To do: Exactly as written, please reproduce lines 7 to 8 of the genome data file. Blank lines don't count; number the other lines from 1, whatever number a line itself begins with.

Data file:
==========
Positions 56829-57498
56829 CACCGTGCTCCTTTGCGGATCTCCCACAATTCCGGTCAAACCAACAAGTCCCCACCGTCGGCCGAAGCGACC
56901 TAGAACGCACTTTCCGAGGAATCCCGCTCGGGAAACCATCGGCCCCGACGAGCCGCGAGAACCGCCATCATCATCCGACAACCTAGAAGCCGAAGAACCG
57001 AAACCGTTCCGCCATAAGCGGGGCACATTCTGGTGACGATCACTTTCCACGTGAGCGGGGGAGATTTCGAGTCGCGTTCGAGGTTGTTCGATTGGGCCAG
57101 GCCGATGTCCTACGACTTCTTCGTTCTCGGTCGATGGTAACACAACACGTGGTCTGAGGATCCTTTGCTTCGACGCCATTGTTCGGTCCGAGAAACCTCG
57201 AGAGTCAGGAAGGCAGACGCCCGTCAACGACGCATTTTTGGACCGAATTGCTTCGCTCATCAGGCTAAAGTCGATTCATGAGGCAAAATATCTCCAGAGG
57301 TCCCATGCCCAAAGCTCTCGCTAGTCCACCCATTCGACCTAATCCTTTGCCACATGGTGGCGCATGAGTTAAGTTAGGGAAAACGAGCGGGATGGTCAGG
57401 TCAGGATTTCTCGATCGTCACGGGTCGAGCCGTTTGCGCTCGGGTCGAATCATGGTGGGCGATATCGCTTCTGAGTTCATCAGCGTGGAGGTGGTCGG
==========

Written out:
57301 TCCCATGCCCAAAGCTCTCGCTAGTCCACCCATTCGACCTAATCCTTTGCCACATGGTGGCGCATGAGTTAAGTTAGGGAAAACGAGCGGGATGGTCAGG
57401 TCAGGATTTCTCGATCGTCACGGGTCGAGCCGTTTGCGCTCGGGTCGAATCATGGTGGGCGATATCGCTTCTGAGTTCATCAGCGTGGAGGTGGTCGG